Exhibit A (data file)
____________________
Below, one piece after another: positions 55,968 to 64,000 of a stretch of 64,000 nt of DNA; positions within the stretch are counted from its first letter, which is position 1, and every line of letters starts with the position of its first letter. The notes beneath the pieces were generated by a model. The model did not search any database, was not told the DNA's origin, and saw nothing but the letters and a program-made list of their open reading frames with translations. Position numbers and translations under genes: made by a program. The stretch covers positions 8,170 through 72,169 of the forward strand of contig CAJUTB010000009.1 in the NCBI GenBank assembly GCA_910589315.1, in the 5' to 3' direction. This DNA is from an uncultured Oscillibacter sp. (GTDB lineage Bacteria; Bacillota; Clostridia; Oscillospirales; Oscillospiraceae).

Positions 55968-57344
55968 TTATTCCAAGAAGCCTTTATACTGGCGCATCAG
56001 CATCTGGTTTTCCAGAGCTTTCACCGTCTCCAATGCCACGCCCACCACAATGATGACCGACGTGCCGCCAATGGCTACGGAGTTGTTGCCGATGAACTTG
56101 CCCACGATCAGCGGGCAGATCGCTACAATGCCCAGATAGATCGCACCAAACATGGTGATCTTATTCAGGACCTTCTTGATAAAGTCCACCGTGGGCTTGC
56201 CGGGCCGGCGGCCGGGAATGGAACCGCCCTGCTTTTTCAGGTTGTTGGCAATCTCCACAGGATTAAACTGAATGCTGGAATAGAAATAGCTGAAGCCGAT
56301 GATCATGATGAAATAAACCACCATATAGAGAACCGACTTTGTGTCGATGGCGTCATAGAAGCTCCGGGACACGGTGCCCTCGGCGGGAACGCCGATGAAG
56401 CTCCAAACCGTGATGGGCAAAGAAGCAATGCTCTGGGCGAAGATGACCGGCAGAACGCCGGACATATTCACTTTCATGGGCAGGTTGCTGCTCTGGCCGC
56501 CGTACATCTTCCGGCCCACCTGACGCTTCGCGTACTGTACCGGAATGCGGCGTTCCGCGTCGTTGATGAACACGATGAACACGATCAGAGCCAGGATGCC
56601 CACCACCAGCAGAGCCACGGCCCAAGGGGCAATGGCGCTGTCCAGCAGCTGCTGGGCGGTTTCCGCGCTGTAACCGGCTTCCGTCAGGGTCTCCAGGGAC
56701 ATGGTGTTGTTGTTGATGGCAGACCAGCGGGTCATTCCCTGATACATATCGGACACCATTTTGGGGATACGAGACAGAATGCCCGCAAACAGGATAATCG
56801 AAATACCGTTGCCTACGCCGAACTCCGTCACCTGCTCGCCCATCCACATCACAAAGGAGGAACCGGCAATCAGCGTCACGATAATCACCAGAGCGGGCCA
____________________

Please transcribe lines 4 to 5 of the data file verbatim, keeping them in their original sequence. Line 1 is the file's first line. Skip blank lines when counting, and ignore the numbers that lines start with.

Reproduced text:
56001 CATCTGGTTTTCCAGAGCTTTCACCGTCTCCAATGCCACGCCCACCACAATGATGACCGACGTGCCGCCAATGGCTACGGAGTTGTTGCCGATGAACTTG
56101 CCCACGATCAGCGGGCAGATCGCTACAATGCCCAGATAGATCGCACCAAACATGGTGATCTTATTCAGGACCTTCTTGATAAAGTCCACCGTGGGCTTGC